Prominent examples that he regularly cites are the actions of the British Empire in India and Africa, and the actions of the U.S. in Vietnam, the Philippines, Latin America, and the Middle East.

Chomsky explains his decision to focus on criticizing the U.S. over other countries as being because during his lifetime the country has militarily and economically dominated the world, and because its liberal democratic electoral system allows for the citizenry to exert an influence on government policy.

His hope is that by spreading awareness of the negative impact that imperialism has on the populations affected by it, he can sway the population of the U.S. and other countries into opposing government policies that are imperialist in their nature. He urges people to criticize the motivations, decisions, and actions of their governments, to accept responsibility for one's own thoughts and actions, and to apply the same standards to others as one would apply to oneself.

He has been critical of U.S. involvement in the Israel-Palestine conflict, arguing that it has consistently blocked a peaceful settlement. Chomsky has long endorsed the left binationalist program, seeking to create a democratic state in the Levant that is home to both Jews and Arabs.

However, acknowledging the realpolitik of the situation, Chomsky has also considered a two-state solution on the condition that both nation-states exist on equal terms. As a result of his criticisms of Israel, Chomsky was barred from entering Israel in 2010.

Capitalism and socialism

In his youth, Chomsky developed a dislike of capitalism and the selfish pursuit of material advancement. At the same time he developed a disdain for the authoritarian attempts to establish a socialist society, as represented by the Marxist–Leninist policies of the Soviet Union. Rather than accepting the common view among American economists that a spectrum exists between total state ownership of the economy on the one hand and total private ownership on the other, he instead suggests that a spectrum should be understood between total democratic control of the economy of the one hand and total autocratic control (whether state or private) on the other. He argues that Western capitalist nations are not really democratic, for in his view, a truly democratic society is one in which all persons have a say in public economic policy.He has stated his opposition to ruling elites, among them institutions like the IMF, World Bank, and GATT.

Chomsky highlights that since the 1970s, the U.S. has become increasingly economically unequal as a result of the repeal of various financial regulations and the rescindment of the Bretton Woods financial control agreements.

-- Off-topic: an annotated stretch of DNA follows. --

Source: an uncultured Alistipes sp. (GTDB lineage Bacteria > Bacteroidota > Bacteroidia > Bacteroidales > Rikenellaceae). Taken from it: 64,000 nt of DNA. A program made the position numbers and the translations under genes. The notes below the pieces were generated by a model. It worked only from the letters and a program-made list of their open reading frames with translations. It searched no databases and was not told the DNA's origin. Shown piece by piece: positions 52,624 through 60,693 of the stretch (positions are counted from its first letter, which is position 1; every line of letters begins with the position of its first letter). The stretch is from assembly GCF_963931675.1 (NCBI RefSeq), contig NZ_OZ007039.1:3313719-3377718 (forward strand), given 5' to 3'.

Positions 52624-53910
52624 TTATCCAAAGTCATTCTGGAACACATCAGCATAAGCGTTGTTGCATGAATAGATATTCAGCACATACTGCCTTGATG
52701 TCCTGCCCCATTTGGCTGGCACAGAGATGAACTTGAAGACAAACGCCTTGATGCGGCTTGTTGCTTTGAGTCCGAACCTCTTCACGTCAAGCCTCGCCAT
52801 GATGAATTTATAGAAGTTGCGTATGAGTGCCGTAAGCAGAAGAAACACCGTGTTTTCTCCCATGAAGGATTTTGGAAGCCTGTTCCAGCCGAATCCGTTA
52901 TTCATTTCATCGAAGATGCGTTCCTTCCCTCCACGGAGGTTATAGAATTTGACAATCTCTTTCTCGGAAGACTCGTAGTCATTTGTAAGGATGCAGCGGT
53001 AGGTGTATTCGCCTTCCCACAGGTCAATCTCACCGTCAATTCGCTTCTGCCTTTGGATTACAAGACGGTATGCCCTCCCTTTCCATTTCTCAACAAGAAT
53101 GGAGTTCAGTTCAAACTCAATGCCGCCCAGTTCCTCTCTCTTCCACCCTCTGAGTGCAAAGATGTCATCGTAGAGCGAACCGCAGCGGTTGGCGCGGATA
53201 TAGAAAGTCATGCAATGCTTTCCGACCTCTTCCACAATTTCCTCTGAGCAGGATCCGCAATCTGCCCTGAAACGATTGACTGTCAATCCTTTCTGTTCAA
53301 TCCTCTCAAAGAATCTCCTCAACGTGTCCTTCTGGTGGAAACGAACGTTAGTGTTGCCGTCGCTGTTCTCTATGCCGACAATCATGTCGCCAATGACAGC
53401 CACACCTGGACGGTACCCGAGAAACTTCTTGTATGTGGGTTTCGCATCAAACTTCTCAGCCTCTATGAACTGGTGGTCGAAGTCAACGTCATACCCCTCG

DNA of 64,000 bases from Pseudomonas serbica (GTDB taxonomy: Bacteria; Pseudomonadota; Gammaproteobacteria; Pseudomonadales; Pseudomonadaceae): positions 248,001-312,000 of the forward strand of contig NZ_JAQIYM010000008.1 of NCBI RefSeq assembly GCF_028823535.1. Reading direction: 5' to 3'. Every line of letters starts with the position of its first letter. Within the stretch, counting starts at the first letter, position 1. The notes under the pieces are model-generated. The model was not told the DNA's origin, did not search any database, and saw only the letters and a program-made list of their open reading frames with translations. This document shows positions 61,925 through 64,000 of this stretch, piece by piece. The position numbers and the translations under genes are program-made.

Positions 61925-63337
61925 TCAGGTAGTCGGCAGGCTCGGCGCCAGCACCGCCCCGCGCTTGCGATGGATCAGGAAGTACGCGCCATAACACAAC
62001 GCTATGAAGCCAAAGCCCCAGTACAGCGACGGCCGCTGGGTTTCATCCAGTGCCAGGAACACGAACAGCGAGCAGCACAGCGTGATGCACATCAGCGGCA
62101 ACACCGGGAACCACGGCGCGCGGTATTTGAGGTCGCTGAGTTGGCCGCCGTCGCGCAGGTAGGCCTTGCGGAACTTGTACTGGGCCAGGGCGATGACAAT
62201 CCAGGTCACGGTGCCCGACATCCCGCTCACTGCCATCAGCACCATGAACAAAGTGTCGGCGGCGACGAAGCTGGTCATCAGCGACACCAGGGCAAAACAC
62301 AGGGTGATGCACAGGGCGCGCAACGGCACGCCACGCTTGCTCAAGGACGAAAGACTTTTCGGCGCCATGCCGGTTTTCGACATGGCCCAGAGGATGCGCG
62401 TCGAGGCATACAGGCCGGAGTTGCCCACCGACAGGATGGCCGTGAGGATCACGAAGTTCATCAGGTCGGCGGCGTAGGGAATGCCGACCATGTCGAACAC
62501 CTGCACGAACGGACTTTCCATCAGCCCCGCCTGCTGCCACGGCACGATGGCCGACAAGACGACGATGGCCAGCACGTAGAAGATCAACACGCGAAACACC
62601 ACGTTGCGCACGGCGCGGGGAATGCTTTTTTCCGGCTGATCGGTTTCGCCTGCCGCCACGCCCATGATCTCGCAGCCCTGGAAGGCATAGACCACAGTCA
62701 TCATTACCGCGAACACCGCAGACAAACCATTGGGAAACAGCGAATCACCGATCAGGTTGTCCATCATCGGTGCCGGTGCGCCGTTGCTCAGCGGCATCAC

He characterizes the U.S. as a de facto one-party state, viewing both the Republican Party and Democratic Party as manifestations of a single "Business Party" controlled by corporate and financial interests.

Chomsky highlights that within Western capitalist liberal democracies, at least 80% of the population has no control over economic decisions, which are instead in the hands of a management class and ultimately controlled by a small, wealthy elite.

Chomsky argues that the U.S. seeks to suppress any movements within these countries that are not compliant to U.S. interests and ensure that U.S.-friendly governments are placed in power.

"On November 8, the World Meteorological Organization (WMO) delivered a report at the international conference on climate change in Morocco (COP22) which was called in order to carry forward the Paris agreement of COP21. The WMO reported that the past five years were the hottest on record. It reported rising sea levels, soon to increase as a result of the unexpectedly rapid melting of polar ice, most ominously the huge Antarctic glaciers. Already, Arctic sea ice over the past five years is 28 percent below the average of the previous 29 years, not only raising sea levels, but also reducing the cooling effect of polar ice reflection of solar rays, thereby accelerating the grim effects of global warming. The WMO reported further that temperatures are approaching dangerously close to the goal established by COP21, along with other dire reports and forecasts."

Another event took place on November 8, which also may turn out to be of unusual historical significance for reasons that, once again, were barely noted."

On November 8, the most powerful country in world history, which will set its stamp on what comes next, had an election. The outcome placed total control of the government -- executive, Congress, the Supreme Court -- in the hands of the Republican Party, which has become the most dangerous organization in world history."